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Paul Gilman: Oak Ridge Center for Advanced Studies


"What keeps you awake at night?" is a question Paul Gilman often asks federal decision makers. For the Assistant Secretary for Water and Science at the Department of the Interior, the answer is "Water." If the issue requires scientific and technical expertise, as well as input from economists and policy analysts, Gilman may suggest this concern as a candidate topic for consideration by the new Oak Ridge Center for Advanced Studies at ORNL, of which he is the first director. Gilman says he would like ORCAS to be perceived as a "do tank," not a "think tank."

Before coming to Oak Ridge, Gilman was the science advisor for the U.S. Environmental Protection Agency.

Paul Gilman
Paul Gilman.

Earlier, he worked at the U.S. Office of Management and Budget, where he had oversight responsibilities for the Department of Energy and all other science agencies, and at DOE, where he advised the Secretary of Energy on scientific and technical matters. He also served as an External Member of DOE's Laboratory Operations Board.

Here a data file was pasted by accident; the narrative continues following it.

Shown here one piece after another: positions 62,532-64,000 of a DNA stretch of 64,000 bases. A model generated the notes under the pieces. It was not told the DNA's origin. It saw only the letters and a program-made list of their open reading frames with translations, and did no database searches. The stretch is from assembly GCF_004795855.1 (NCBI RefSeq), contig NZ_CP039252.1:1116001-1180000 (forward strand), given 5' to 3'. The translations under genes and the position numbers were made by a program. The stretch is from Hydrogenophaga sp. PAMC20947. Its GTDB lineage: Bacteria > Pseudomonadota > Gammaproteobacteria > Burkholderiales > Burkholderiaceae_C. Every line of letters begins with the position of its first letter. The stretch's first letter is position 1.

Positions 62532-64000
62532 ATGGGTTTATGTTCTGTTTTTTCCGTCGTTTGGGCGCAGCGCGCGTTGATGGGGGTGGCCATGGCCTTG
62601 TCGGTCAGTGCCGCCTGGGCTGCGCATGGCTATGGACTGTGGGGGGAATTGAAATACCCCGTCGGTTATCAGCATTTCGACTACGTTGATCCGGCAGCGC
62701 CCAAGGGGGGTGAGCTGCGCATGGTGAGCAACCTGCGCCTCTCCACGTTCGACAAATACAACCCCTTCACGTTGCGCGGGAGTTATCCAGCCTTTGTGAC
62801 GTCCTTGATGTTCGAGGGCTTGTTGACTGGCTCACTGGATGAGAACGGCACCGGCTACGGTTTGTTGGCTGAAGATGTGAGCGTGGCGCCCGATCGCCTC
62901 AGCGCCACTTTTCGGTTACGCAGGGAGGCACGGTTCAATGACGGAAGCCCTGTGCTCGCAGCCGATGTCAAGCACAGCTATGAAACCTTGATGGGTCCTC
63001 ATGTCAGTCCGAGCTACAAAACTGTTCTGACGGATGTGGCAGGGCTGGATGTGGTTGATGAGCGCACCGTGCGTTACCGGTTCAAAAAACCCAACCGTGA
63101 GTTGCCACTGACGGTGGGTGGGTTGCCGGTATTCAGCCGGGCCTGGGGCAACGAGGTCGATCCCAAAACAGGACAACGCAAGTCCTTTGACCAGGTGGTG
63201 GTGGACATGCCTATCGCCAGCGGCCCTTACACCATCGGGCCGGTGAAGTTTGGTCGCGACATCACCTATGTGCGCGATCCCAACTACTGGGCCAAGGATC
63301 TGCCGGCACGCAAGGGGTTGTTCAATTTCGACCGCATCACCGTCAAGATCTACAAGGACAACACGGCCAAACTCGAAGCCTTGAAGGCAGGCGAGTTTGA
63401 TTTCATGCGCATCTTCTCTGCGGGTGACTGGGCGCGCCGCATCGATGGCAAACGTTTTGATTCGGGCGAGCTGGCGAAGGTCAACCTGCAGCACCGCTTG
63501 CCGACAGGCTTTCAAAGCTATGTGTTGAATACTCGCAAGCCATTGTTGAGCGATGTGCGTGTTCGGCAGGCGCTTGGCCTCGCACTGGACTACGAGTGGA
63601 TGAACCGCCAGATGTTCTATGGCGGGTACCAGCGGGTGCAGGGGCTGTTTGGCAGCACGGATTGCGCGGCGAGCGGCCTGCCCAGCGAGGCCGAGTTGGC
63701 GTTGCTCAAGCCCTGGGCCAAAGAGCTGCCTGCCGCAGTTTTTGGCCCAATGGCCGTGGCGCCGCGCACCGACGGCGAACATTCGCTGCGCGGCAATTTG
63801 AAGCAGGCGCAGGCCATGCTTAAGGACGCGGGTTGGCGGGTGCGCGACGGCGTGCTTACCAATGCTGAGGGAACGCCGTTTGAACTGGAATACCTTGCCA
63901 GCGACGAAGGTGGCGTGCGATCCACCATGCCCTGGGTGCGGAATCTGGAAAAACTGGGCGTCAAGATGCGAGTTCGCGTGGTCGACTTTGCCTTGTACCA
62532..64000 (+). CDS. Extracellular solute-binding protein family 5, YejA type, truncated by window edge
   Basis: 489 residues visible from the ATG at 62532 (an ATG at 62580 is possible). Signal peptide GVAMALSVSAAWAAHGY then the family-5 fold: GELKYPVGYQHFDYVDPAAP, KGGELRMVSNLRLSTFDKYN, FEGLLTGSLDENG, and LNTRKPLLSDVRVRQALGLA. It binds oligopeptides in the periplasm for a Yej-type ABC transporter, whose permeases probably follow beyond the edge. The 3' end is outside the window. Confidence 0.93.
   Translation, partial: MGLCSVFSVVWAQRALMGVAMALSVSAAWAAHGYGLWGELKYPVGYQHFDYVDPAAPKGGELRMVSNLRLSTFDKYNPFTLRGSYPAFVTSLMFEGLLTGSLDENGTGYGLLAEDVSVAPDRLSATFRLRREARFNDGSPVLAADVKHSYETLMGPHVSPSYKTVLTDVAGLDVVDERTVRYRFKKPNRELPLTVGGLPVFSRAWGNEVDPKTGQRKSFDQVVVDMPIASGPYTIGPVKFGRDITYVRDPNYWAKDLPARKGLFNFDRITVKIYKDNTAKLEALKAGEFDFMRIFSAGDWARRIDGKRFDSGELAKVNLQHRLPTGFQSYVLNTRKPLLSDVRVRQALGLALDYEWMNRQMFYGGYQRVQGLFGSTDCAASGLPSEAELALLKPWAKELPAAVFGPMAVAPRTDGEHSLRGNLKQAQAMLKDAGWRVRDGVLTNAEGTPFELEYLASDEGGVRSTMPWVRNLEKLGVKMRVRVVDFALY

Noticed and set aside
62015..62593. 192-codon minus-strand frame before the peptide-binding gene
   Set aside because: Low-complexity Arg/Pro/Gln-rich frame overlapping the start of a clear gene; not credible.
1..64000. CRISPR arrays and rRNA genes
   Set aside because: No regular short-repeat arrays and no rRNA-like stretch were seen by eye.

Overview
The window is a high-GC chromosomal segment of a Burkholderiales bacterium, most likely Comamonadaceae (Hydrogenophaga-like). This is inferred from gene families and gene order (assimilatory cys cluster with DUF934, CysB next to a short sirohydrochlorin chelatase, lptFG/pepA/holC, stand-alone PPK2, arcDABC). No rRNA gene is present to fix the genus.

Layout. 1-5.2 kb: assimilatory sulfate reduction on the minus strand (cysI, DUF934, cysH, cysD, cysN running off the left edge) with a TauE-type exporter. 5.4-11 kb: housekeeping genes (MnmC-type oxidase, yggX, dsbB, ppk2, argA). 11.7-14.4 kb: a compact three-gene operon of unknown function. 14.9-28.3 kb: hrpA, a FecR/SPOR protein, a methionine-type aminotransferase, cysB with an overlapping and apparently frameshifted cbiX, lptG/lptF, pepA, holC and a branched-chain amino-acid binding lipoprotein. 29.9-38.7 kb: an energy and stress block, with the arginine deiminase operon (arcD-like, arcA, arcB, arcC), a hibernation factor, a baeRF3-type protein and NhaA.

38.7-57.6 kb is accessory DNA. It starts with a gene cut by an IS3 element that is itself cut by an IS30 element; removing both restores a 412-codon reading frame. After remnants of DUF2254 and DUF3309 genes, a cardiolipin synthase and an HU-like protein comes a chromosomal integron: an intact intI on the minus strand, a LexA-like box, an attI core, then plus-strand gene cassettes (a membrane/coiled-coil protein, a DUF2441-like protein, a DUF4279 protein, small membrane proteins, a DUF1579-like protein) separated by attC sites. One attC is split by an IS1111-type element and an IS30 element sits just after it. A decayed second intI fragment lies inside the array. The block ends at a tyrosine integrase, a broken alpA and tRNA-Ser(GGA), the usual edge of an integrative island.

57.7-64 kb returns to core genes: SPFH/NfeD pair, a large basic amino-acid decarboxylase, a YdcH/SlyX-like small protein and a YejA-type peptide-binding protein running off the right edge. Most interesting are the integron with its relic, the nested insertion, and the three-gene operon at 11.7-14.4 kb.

Starting in 1998, Gilman gained research management experience in the private sector for three years by helping Craig Venter create and manage Celera Genomics, which sequenced the human genome. From 1993 to 1998 he was the executive director of the Life Sciences and Agriculture divisions of the National Research Council, the operating arm of the National Academies of Sciences and Engineering.

From 1985 to 1991 he served as chief of staff for Senator Pete Domenici, and prior to that, he worked on the Senate Energy R&D Subcommittee, which has jurisdiction over DOE research programs. He convinced many senators to support Charles DeLisi's concept of a human genome project and helped DOE receive appropriations for human genome research.

A native of Connecticut, Gilman attended Kenyon College and received his A.B. M. A., and Ph.D. degrees in ecology and evolutionary biology from Johns Hopkins University. His plan was to become a scientist, but in 1978 he was diverted to Capitol Hill after winning an American Association for the Advancement of Science (AAAS) Congressional Science and Engineering Fellowship.

Q. What did you do on the National Research Council?

I worked at NRC from 1993 to 1998. It was a great place for me to recharge my technical batteries because it gave me broad experience and exposure to many different controversial topics. I helped bring in a broad range of experts to talk about a topic. These experts might be economists, social scientists, or physicists. Some of the issues we worked on were nuclear waste disposal, the use of DNA-based technology in forensic science, and the use of genetically modified organisms in agriculture.